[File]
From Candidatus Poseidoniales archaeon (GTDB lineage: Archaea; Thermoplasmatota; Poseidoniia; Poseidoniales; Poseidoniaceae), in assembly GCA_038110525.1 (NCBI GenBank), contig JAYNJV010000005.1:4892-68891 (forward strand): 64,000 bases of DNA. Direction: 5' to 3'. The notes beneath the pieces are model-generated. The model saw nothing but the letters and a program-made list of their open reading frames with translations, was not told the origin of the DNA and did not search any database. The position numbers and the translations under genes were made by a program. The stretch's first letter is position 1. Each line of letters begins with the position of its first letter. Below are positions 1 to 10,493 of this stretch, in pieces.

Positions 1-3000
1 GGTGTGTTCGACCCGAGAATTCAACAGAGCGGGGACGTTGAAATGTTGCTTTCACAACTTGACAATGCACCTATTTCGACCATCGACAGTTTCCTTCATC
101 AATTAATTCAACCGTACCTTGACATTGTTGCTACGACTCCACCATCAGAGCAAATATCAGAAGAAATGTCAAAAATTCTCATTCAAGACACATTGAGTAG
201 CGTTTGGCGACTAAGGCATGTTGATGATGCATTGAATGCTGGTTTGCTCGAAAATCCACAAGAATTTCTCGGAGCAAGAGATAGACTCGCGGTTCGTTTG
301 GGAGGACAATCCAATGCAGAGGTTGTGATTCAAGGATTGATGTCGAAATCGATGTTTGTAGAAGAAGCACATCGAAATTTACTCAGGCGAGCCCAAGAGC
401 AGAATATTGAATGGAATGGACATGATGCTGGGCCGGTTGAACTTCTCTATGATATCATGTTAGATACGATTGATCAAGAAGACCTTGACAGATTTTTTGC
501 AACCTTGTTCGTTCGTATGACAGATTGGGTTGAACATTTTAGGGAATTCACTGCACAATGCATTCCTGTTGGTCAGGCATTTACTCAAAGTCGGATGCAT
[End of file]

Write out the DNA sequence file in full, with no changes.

From Candidatus Poseidoniales archaeon (GTDB lineage: Archaea; Thermoplasmatota; Poseidoniia; Poseidoniales; Poseidoniaceae), in assembly GCA_038110525.1 (NCBI GenBank), contig JAYNJV010000005.1:4892-68891 (forward strand): 64,000 bases of DNA. Direction: 5' to 3'. The notes beneath the pieces are model-generated. The model saw nothing but the letters and a program-made list of their open reading frames with translations, was not told the origin of the DNA and did not search any database. The position numbers and the translations under genes were made by a program. The stretch's first letter is position 1. Each line of letters begins with the position of its first letter. Below are positions 1 to 10,493 of this stretch, in pieces.

Positions 1-3000
1 GGTGTGTTCGACCCGAGAATTCAACAGAGCGGGGACGTTGAAATGTTGCTTTCACAACTTGACAATGCACCTATTTCGACCATCGACAGTTTCCTTCATC
101 AATTAATTCAACCGTACCTTGACATTGTTGCTACGACTCCACCATCAGAGCAAATATCAGAAGAAATGTCAAAAATTCTCATTCAAGACACATTGAGTAG
201 CGTTTGGCGACTAAGGCATGTTGATGATGCATTGAATGCTGGTTTGCTCGAAAATCCACAAGAATTTCTCGGAGCAAGAGATAGACTCGCGGTTCGTTTG
301 GGAGGACAATCCAATGCAGAGGTTGTGATTCAAGGATTGATGTCGAAATCGATGTTTGTAGAAGAAGCACATCGAAATTTACTCAGGCGAGCCCAAGAGC
401 AGAATATTGAATGGAATGGACATGATGCTGGGCCGGTTGAACTTCTCTATGATATCATGTTAGATACGATTGATCAAGAAGACCTTGACAGATTTTTTGC
501 AACCTTGTTCGTTCGTATGACAGATTGGGTTGAACATTTTAGGGAATTCACTGCACAATGCATTCCTGTTGGTCAGGCATTTACTCAAAGTCGGATGCAT